We rationalize and justify our purchases and our money mistakes without realizing it. The bigger the mistake, the more we rationalize it.
Look, we humans make lots of mistakes. Big ones, dumb ones--and once in a while, really big AND really dumb ones.
And, frankly, if we didn't make some effort to explain away our biggest, dumbest mistakes, our fragile psyches would collapse in the face of our profoundest stupidities. Even the most iron-willed of us would curl up into little balls and never leave the house.
That's just no way to live.
Fortunately, our brains have figured out how to make us feel better by using an entire bag of psychological tricks to help us play down--or even hide--all the dumb things we do.
And that's why that Soloflex machine we bought in a burst of optimism and fifteen easy payments of $99! somehow ends up collecting dust in a hard-to-see corner in our basement. Hey, who wants a daily reminder of both our waste and our laziness?
And that's why we convincingly tell our neighbors how much we love having that pool in our backyard, despite the hundreds of hours and thousands of dollars we spend each year maintaining it. Do we vividly remember that we only used it twice last year? Nope, not if we can help it. Instead, we'll vividly remember that it was an "investment" to improve the value of our home.
Of course there's a more pernicious form of rationalization/justification, in which we blame the government, "the system," George Bush, Alan Greenspan, Goldman Sachs--essentially anybody but ourselves--in order to protect our egos. Because that second home we bought at the top of the real estate market couldn't really be our fault.
Now, let's be fair: rationalization and justification have their advantages too. For one thing, they help keep the suicide rate below 100%.
The problem is, they also prevent us from accepting and learning from our mistakes. It's a whole lot easier to rationalize something than it is is to deeply grasp that we've committed a soul-shattering waste of time and money. And thus we fail to protect ourselves from our next gigantic dumb mistake, because we cannot learn from mistakes we rationalize away.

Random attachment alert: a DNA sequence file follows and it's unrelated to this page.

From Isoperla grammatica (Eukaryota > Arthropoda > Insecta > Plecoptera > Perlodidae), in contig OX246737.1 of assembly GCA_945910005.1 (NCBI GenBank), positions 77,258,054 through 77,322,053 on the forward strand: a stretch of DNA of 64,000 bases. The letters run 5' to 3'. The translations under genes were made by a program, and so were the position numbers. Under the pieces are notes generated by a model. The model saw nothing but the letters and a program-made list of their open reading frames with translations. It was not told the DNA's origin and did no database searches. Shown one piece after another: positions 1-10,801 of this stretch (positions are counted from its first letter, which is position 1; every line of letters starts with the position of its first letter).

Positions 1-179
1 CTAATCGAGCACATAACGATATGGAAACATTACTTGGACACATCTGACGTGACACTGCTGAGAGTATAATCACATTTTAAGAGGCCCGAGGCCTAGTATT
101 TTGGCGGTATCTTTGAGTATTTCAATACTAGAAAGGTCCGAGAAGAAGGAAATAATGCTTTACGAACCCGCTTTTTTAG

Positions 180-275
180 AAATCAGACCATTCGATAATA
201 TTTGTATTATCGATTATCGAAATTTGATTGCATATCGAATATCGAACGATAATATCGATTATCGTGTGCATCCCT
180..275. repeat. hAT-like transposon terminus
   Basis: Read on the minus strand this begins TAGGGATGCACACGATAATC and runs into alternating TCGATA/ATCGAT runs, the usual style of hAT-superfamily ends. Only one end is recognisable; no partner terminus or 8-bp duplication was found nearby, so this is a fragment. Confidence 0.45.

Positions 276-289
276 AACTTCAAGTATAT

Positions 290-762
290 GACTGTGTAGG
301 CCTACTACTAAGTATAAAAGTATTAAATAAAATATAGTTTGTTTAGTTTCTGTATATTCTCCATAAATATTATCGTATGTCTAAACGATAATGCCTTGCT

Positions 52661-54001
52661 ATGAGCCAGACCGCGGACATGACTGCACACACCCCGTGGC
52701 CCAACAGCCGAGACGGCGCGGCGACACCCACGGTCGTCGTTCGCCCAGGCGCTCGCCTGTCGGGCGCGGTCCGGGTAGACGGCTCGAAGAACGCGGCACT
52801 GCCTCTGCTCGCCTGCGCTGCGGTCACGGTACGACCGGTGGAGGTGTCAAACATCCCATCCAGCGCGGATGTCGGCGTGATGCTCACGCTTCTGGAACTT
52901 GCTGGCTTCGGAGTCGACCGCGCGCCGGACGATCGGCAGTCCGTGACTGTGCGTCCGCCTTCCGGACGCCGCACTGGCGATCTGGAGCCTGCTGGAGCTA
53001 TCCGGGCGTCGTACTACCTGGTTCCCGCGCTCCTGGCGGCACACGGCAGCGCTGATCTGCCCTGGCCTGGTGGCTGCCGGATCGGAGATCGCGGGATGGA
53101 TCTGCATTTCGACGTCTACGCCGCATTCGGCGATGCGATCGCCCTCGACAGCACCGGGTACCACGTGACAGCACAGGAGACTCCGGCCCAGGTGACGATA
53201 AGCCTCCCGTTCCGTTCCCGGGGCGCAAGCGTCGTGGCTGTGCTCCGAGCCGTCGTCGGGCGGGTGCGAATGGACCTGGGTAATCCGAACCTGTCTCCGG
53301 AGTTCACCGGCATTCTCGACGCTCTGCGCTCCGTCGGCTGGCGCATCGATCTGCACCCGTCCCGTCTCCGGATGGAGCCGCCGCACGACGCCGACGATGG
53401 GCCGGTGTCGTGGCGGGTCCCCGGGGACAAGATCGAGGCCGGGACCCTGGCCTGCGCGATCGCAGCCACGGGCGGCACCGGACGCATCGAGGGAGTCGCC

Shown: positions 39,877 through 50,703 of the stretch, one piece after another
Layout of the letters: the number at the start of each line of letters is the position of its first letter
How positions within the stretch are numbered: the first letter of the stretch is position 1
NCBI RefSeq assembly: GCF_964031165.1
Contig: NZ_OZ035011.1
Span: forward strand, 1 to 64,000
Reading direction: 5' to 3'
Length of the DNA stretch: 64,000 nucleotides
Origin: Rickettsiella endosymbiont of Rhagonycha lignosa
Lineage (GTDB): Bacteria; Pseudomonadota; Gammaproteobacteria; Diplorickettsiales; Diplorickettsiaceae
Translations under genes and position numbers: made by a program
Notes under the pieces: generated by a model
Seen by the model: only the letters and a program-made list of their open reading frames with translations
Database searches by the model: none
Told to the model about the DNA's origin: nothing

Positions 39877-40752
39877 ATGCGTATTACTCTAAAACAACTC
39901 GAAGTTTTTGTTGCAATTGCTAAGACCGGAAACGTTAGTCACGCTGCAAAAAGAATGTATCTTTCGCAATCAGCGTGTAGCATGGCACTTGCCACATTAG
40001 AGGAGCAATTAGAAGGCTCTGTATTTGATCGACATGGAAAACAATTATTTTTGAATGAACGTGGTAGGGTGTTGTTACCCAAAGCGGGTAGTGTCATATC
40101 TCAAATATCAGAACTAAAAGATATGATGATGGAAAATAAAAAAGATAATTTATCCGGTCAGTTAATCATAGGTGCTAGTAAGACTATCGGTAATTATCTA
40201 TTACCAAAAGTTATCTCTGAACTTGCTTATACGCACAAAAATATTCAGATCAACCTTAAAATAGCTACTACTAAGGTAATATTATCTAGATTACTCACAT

Here's the bottom line. When it comes to buying stuff, rationalization and justification are incredibly useful to the companies selling to us. Hey, if we keep making the same expensive mistakes over and over again, it keeps plenty of companies flush with plenty of our hard-earned money.
A few hints on handling this particular bias. First of all, just be sure to be very, very careful with all of your big-ticket purchases. Always remember one of the ugliest truths of psychology: the bigger the mistake, the more skillfully we'll rationalize it.
Therefore, reframe how you think about big-ticket purchases. Consider them mistakes until proven otherwise. Defer all of your big-ticket purchases until you are really sure you need and want them. Take some time to really roll them over in your mind, and to examine the emotions running underneath. Are you "too" excited to buy? Are events moving along where you think you or your significant other are getting pushed along towards buying something that you're not quite sure about?
You are completely within your rights to say "no," or "not yet" to any big-ticket spending decision. It's your money--you have the right to take as much time as you need. We'll go deeper into this in our next post.
Next up: False Urgency
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